my cat salsa

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My Cat Salsa

This week I learned that Salsa, my 16-year-old cat has a malignant tumor. I suspected that something was not right when her swollen lip was not healing. Salsa has lived a long and healthy life. She has traveled more widely than many people, having lived in four homes in the Bay Area, one in Santa Barbara and two homes in Ohio.

She has been a wonderful companion despite her contributions to my sleep deprivation as she wakes me up between 4 and 6 am to be fed. Mind you, most days she has food in her bowl but likes me to add to it or shake it up. When she was younger, she also wanted us to let her outside even when we installed a cat door. I know what some of you are thinking. And I agree. Maybe I will figure out how to get this right when I get my next cat.

When Salsa was younger and I was working in a very fast-paced job, I would come home from work tired and wired. She would insist that I immediately give her lap time. In doing so, she helped me to stop, relax, and take 15 minutes of down time. This proved to be a wonderful transition time for me and attention for her.

Sometimes I think about what it will be like after Salsa dies, and I feel sad. I have been trying to catch myself when I do this and bring myself back to the present. So now if these thoughts come up, I get up and pet her. I turn the sadness into love. For I believe that it is Salsa who taught me how to truly give and receive love. I don’t think it is an accident that I met the man who would become my husband not long after I adopted Salsa.

In the last few years, not only has my mom died, but so also has my mother-in-law and the mothers and fathers of several close friends and clients. What I notice in myself and in others is that we are using this time to look more closely at our own lives. What have we learned from our parents? What is important to us in our lives now? What is next? How can I make a difference?

I also am noticing that it is important to stop and give ourselves time to reflect, time to feel sadness and joy or whatever emotions come up. This allows us all to grieve in our own time frames and in our own ways.


While I hope that Salsa will die in her sleep, I suspect that the time will come when I will have to choose whether and when to have her put to sleep. While I am not looking forward to that day, I also know that we all die. She has taught me many lessons and given me so much joy. And I thank her for that.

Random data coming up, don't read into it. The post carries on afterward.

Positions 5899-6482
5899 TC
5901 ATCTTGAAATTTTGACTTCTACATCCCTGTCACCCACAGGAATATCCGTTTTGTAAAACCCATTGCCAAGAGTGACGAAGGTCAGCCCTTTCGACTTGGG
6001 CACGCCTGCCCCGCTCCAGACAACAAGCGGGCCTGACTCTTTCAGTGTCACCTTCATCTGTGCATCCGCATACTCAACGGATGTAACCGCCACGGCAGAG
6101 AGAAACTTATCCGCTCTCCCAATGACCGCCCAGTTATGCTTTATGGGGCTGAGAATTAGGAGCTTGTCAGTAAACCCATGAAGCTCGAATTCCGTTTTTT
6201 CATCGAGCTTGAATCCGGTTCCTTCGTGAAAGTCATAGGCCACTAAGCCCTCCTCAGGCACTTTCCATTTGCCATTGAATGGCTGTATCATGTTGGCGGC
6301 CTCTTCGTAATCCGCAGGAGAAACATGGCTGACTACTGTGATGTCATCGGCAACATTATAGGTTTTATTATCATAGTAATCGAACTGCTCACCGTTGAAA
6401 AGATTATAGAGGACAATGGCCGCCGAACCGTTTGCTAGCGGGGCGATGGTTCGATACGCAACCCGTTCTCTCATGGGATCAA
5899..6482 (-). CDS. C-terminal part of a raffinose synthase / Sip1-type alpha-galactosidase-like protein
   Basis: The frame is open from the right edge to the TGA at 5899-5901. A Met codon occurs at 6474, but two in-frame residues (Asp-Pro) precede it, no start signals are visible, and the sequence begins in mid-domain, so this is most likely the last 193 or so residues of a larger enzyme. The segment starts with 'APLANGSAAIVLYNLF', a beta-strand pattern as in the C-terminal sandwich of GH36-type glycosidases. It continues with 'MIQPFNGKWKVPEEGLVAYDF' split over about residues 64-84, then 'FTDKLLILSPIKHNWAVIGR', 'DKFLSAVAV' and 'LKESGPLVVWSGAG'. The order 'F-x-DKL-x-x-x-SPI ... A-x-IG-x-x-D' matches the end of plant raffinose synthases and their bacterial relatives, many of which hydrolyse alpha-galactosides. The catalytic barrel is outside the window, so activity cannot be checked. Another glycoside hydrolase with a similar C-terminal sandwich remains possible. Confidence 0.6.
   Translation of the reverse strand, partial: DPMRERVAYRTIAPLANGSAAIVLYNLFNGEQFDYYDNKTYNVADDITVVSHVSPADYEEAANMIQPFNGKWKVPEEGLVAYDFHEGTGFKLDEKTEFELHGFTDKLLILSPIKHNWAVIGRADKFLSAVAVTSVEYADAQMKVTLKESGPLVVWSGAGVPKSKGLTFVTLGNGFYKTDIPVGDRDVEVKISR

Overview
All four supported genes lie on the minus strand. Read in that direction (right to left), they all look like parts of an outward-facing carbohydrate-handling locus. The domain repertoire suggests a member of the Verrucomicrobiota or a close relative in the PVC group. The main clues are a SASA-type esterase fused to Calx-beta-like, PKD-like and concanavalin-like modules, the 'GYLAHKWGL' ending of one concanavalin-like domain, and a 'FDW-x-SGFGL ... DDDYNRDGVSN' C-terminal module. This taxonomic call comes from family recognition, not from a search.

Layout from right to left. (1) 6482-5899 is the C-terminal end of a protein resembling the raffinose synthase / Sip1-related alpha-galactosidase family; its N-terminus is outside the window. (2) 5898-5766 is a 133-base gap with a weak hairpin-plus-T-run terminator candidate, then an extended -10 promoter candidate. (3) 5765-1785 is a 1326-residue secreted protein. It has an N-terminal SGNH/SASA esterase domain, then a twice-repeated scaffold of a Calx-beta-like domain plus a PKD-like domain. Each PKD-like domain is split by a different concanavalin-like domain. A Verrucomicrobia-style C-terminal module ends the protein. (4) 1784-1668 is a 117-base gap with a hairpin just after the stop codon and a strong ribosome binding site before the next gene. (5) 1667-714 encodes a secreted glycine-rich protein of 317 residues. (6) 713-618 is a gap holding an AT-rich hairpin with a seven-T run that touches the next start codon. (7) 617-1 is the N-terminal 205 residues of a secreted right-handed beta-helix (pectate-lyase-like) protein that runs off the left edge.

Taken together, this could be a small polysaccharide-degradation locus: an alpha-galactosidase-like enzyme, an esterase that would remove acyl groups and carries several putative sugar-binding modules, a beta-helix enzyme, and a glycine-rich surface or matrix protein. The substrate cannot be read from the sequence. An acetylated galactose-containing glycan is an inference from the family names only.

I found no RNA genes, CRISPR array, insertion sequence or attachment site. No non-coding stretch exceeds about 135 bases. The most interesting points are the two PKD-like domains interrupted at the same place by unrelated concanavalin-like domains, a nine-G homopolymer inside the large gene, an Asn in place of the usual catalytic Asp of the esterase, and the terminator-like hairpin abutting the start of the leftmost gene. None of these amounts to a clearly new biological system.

(Postscript: Salsa died on September 27, 2008)

Resources on Grief

Four Tasks of Grief

I have found J. William Worden's model helpful:

  • Task One: To accept the reality of the loss.
  • Task Two: To work through the pain of grief.
  • Task Three: To adjust to an environment in which the deceased is no longer present.
  • Task Four: To relocate the dead person within one’s emotional life and find ways to memorialize the person. (To transform the love/relationship you have for the deceased and carry it in a new way.)

Rick Carson writes in Taming Your Gremlin:

“A loving soul is a loving soul, whether it’s housed in a predominately hairless body with two arms and two legs, or in one with four legs and fur. If you’ve had a loving relationship with another soul and that soul makes his or her leap to the other side, you’ll have some healing to do. If someone you love dies, mourn. Don’t be shy about crying or reticent to sing his or her praises. Actively warm yourself with good memories, cringe at bad ones, and curse at regrets. Strong emotions after a loss are natural. Give yourself the time and space to experience them fully. Express your feelings verbally and in writing. Review the past, but don’t try to redo it. Do so with a clear intention to heal yourself.”

(Excerpted from a chapter on sadness, pgs. 52-53)

Ideas for Writing

You may find it helpful to clarify your thoughts about your loved one by recording your feelings in the form of a letter.

Write a letter to the person who died, expressing your thoughts and feelings about the following:

  • A special memory that I have about you
  • What I miss the most about our relationship
  • What I wish I had said or hadn’t said
  • What I’d like to ask you
  • What I wish we’d done or hadn’t done
  • What I’ve had the hardest time dealing with
  • Ways in which you will continue to live on in me
  • Special ways I have for keeping my memories of you alive

These topics may serve to help you come up with your own ideas specific to your situation and relationship.

The above Ideas for Writing was excerpted from Hospice Partners of the Central Coast, Grief Notes, Volume 2.

© Sue Schleifer, August, 2008

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